Agree with the verbose AC! The HTML5 stuff advocacy ("Well-formed XML is, like, too difficult, man!") is like advocacy for a child handing in some half-hearted scrawl as homework and demanding that they get an A+ just to reward them for not giving the excuse about the dog eating it. Add to it the usual standards front-running (the spec author worked for Opera for a bit, then Google) and the daily dosage of shiny ("We need to bypass the whole thing and blit to the browser window!"), and it's a step down from HTML as we know it.

    As far as the video stuff is concerned, Microsoft, Nokia and Apple will still drag their feet over genuinely open standards, hoping to spike the whole thing with patents (while claiming that the patent landscape is "uncertain", having cultivated that very landscape themselves), and Google will presumably continue to undermine the licensing of libraries like ffmpeg in spirit, if not actually violating such licensing outright, by distributing such code under non-transferable patent licences.

  10. Leon Szkliniarz

    Re: Funnily enough:

    Sorry bud, gonna have to knock XHTML off that little pedastal you've built for it. Don't get me wrong HTML 5 *IS* attrocious but XHTML is far worse. This post is gonna be pretty bitchy - this is therapy for the many hours of pain inflicted on me by XHTML.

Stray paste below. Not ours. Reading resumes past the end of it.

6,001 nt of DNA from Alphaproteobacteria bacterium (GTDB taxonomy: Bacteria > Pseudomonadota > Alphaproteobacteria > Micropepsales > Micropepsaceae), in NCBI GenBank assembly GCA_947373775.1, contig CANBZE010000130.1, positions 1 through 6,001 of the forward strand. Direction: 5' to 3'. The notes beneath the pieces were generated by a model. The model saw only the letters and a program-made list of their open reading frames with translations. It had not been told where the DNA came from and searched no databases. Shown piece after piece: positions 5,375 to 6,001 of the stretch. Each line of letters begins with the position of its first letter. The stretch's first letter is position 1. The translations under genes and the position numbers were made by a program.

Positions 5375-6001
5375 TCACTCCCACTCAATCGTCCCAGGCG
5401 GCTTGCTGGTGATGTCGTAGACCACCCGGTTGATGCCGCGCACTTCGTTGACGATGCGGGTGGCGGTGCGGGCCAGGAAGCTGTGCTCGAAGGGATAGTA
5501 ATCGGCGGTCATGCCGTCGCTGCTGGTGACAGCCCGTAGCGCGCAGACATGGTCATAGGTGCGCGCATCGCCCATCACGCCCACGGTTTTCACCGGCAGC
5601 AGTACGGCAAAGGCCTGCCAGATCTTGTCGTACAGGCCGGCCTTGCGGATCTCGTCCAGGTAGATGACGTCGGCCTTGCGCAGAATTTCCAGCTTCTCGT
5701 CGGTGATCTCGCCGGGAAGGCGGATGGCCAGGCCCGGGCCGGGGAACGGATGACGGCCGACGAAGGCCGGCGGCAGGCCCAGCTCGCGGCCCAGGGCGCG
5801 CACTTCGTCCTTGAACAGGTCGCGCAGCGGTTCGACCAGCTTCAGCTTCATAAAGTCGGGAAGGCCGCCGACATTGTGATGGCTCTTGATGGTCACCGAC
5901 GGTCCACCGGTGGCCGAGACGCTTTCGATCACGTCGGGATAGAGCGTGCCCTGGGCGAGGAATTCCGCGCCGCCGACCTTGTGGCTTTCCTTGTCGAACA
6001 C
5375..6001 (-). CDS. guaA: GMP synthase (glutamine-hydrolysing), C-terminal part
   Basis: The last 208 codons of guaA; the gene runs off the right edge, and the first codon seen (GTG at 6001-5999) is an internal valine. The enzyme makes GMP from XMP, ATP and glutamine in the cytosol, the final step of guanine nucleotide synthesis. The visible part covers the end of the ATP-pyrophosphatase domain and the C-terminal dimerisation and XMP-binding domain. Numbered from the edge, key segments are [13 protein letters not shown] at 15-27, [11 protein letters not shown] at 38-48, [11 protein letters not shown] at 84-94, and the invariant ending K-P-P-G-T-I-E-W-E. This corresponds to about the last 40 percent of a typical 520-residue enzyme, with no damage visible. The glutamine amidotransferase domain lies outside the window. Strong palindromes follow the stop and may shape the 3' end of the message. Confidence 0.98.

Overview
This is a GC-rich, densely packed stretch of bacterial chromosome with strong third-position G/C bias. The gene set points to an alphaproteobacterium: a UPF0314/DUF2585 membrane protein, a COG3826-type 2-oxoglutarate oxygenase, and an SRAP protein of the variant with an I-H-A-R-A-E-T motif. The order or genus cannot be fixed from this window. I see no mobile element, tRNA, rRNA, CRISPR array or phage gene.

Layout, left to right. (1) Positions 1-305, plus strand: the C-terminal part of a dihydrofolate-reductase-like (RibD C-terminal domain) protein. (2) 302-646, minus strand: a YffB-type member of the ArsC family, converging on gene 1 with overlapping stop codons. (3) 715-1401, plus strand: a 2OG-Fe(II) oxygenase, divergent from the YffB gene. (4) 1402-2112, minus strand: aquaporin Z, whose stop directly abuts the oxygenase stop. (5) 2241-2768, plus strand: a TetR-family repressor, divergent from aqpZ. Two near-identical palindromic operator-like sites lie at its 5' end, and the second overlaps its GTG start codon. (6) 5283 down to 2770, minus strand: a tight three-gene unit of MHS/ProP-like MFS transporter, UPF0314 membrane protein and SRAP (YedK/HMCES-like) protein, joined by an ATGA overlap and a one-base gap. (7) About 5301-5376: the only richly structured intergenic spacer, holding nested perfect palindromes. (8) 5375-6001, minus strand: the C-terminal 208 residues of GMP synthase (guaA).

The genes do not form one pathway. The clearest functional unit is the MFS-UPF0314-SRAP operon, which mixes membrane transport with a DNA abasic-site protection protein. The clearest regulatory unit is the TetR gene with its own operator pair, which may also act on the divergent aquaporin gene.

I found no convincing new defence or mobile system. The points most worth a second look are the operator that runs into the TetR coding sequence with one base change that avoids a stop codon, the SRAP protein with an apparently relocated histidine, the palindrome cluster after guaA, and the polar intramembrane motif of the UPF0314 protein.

My main gripe is in your assertion of XHTML being better because it parses using XML - which it is to be fair. The problem is that XHTML gets parsed with XML in THEORY but seldom does in practice. For most browsers, XHTML only gets parsed as such when the file is sent from the webserver with an application/xml+html mime type. What actually happens in most web browsers is the XHTML page gets paged as HTML with the error correction fixing the /> end tags.

    "Oh well, minor inconvienience..." thinks our hypothetical webdeveloper, "I'll just change Apache's config files to send the correct mime type. Better test if everything still works right."

    Only there are a few problems; everything gets parsed differently and the site breaks horribly - this is inconvienient but fixable. However the elephant in the room is that MS IE 6 can't actually parse XHTML with the correct mime type and just displays a blank white page. Oh dear...